THE WEINSTEIN TRIAL AND SENTENCING RANGES
A Trial Is Over
The trial of Harvey Weinstein for multiple sex crimes has ended. Weinstein was acquitted of the most serious charges he faced, first-degree rape and predatory sexual assault, but convicted of rape in the third degree and of criminal sexual act in the first. These convictions entail a prison sentence—to be handed down in Weinstein’s case later this month—of between five and twenty-nine years. This raises a question many people might ask about our criminal justice system: what’s the deal with the wide ranges for prison terms in sentencing guidelines? Shouldn’t instances of the same crime be punished consistently?
The Point of Sentencing Ranges
The short answer to that is no. Sentencing ranges give the justice system the flexibility to consider aggravating or extenuating elements in cases that happen to belong to the same legal class. While a one-size-fits-all approach appeals at first view to our sense of fairness, criminal cases and the defendants involved in them are all different. For example, let’s say we have two defendants, each charged with theft. One of them has been convicted of the same crime twice before, and has professed openly in court that “people who are stupid enough to be stolen from deserve it.” This person is wealthy, but steals for the thrill of it. The other defendant fell on hard times and stole to pay for food for their children. It is their first charged offense. They have shown remorse, sought out a support network on their own volition in case of future hardship, and secured new sources of income while the case was pending. How can we say that these people present an equal risk of reoffending or deserve to be punished equally? Shouldn’t the context of their decision to turn to crime matter?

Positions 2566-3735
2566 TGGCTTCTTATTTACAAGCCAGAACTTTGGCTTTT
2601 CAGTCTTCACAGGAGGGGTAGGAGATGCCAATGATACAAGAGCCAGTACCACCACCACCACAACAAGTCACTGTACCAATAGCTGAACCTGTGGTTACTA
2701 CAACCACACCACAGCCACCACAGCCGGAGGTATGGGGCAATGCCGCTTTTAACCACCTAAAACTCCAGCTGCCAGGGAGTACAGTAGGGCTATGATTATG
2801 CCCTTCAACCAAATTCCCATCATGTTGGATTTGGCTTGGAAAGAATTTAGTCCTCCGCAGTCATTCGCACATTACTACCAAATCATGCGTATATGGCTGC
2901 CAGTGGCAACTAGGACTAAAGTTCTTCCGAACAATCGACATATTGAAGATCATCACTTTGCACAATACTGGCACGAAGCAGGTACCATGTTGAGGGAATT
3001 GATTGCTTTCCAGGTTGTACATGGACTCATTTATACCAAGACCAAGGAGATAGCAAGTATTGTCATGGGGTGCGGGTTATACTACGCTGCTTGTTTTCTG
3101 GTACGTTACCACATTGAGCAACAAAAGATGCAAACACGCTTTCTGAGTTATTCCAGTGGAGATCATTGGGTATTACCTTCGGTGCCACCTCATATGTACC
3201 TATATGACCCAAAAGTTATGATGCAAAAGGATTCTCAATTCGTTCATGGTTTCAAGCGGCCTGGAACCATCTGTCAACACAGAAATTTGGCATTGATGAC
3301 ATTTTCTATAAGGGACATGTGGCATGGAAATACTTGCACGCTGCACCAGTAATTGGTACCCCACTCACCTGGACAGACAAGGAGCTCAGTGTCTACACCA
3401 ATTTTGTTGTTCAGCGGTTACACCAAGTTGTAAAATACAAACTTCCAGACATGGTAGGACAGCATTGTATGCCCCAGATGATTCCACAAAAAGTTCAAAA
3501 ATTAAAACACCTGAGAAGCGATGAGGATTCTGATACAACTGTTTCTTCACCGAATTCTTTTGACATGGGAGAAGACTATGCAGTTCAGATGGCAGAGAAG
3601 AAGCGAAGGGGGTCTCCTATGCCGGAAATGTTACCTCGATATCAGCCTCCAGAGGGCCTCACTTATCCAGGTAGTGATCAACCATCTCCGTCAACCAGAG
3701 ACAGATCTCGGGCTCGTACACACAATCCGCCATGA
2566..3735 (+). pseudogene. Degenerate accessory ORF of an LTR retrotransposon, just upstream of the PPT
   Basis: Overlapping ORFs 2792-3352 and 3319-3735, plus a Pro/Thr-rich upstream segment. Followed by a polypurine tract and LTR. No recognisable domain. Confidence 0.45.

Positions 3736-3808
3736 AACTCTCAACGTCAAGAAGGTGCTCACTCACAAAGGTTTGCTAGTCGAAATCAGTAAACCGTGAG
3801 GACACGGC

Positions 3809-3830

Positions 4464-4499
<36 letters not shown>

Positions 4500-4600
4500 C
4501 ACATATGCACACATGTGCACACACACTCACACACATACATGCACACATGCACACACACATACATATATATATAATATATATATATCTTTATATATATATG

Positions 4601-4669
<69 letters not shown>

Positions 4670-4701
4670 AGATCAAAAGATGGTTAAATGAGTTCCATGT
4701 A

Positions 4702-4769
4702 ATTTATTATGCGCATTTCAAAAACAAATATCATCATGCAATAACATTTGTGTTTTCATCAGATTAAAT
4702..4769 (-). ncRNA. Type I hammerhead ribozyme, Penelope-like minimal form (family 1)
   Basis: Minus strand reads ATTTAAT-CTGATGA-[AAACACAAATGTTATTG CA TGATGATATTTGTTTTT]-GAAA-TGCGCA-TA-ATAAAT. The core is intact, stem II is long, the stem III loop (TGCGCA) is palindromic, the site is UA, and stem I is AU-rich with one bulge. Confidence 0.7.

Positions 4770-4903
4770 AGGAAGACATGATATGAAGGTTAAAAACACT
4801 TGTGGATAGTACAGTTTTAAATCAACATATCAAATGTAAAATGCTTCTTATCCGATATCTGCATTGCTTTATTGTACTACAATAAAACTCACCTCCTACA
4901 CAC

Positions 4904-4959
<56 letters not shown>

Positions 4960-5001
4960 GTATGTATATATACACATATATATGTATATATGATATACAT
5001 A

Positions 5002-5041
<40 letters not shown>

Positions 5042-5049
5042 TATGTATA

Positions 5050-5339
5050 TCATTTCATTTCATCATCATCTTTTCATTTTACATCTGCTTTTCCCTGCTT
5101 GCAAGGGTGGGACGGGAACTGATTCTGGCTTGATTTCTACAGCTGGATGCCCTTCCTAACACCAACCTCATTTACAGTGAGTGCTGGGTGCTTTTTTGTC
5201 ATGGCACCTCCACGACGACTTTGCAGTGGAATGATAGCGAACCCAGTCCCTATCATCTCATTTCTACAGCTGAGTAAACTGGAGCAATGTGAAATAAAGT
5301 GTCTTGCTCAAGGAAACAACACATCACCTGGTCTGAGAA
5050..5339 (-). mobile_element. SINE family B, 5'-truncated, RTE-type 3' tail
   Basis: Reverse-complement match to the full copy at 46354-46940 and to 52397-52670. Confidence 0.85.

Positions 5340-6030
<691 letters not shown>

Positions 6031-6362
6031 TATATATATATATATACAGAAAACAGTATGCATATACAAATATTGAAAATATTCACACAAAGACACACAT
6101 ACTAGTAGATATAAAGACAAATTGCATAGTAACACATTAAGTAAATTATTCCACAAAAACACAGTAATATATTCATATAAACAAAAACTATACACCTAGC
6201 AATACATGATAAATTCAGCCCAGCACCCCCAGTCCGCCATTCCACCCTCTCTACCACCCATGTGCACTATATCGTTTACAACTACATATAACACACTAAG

But, of course, the reason sentencing guidelines were implemented in the first place is that judges in the past sentenced criminals too freely, giving the justice system the appearance of partiality or capriciousness. Just as it doesn’t seem fair when passing sentence to leave out factors that excuse a crime or make it worse, it doesn’t seem fair to let one criminal walk away with probation while another is imprisoned for years for the same offense. Sentencing guidelines are a way to find a middle ground on this issue, so that we have a way to account for the complexity of criminal cases in the real world, but also a foundation for official punishments beyond individual judges’ discretion.